Mutinous troops ousted President Ahmed Tejan Kabbah's civilian government in a bloody coup Sunday - the third in five years - battling Nigerian troops who had been stationed in Freetown to fend off just such an attack.
To bolster its defences against the mutineers, Nigeria sent two boatloads of troops to the port yesterday after Sierra Leone appealed to the Economic Community of West African States (Ecowas) - a regional military and economic bloc - to restore order.
More than 20 people have died in the capital since mutinous soldiers staged a prison break on Sunday, freeing nine soldiers jailed on suspicion of trying to plot a coup last year. One of them, Major Johnny Paul Koroma, has since declared himself in control of the government.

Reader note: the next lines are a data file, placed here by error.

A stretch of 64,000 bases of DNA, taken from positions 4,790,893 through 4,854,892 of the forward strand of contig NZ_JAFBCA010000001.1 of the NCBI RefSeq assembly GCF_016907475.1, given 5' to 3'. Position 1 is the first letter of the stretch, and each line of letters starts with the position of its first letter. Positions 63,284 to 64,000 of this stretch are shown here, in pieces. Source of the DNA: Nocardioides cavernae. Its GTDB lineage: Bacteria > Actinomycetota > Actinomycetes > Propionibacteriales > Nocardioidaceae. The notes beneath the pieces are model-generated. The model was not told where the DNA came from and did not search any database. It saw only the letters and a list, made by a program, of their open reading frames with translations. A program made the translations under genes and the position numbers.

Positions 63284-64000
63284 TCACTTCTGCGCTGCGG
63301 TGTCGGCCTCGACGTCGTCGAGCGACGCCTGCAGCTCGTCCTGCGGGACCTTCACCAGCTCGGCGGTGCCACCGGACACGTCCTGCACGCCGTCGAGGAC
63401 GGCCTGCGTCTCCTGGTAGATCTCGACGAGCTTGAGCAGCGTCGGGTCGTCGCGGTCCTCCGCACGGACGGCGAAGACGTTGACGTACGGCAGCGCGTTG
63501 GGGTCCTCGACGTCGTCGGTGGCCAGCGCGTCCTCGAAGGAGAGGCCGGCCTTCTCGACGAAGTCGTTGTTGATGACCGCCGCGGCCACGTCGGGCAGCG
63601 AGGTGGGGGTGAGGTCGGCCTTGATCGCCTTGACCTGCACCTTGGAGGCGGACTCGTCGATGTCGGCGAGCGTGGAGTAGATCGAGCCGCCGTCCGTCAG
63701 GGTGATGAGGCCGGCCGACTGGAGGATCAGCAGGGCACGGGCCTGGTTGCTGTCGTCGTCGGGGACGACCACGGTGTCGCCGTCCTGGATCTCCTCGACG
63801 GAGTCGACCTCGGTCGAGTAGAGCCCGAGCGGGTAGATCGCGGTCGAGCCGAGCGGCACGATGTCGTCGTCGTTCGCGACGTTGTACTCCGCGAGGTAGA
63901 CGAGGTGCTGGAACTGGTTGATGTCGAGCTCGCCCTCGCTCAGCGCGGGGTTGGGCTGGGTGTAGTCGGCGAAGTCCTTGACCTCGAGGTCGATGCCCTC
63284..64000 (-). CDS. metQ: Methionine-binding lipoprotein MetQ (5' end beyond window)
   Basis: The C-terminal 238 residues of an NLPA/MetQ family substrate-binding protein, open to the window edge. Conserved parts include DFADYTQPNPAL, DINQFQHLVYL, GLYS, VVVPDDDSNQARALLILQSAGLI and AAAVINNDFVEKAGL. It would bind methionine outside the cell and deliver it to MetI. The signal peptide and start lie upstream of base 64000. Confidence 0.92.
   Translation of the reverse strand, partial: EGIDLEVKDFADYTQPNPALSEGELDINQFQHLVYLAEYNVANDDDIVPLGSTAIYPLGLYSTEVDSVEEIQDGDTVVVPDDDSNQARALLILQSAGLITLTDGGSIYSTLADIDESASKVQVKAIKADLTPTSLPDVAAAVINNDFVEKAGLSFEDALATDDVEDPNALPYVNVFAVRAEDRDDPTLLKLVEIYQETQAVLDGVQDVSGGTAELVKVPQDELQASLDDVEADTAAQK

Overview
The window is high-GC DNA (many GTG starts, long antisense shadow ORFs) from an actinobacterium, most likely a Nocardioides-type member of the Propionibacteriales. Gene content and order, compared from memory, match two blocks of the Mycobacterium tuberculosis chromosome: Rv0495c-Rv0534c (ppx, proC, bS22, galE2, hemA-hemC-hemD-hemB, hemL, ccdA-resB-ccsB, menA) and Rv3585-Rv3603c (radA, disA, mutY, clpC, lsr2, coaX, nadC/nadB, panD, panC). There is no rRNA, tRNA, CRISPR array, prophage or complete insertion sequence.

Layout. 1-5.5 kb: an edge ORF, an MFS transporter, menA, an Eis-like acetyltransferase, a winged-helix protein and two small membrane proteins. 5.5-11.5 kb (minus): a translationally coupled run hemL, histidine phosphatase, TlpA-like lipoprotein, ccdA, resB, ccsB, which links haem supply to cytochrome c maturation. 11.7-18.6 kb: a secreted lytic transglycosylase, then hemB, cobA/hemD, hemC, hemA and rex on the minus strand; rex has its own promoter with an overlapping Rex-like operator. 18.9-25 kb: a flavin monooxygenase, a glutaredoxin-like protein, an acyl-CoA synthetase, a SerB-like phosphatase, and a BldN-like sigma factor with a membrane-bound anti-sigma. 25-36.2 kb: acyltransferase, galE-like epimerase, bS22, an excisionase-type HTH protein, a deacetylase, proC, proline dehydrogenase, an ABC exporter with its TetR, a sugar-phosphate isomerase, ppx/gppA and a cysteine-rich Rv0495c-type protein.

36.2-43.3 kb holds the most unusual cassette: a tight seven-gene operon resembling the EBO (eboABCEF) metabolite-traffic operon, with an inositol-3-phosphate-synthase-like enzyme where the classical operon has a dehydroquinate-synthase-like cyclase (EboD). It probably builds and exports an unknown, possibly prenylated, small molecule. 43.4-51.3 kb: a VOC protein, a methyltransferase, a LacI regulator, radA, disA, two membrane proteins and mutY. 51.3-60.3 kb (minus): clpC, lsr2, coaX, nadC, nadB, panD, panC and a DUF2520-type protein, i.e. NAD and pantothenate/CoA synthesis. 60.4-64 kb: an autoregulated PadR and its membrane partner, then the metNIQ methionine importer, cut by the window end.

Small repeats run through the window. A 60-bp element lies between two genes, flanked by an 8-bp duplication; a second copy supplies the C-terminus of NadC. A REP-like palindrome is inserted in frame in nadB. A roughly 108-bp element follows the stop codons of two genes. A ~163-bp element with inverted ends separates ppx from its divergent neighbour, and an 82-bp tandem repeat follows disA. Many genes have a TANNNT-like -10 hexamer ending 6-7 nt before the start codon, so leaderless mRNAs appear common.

Major Koroma blamed Mr Kabbah for the recent collapse of a ceasefire with the rebel Revolutionary United Front, which waged a five-year war against the government, and he invited RUF leader Foday Sankoh to join him in running the country.
That could be difficult. Mr Sankoh is being held prisoner in a luxury hotel room in the Nigerian capital of Abuja following his arrest there on gun-running charges in March.
But hundreds of Mr Sankoh's followers appeared to heed Major Koroma's call, pouring into the capital yesterday, toting machine guns and asking directions to the military barracks.
Residents who had been foraging for food fled to their homes at midday when they heard rumours another battle between the Nigerians and mutineers was looming.
Two Lebanese nationals have been shot dead by armed looters who have ransacked homes, shops and aid agencies. The World Food Programme said looters stole 1,650 tons of food and 15 vehicles.
The UN High Commissioner for Refugees said it would evacuate 21 of its 26 staff in the capital. Several had been robbed by soldiers at gunpoint.Reuse content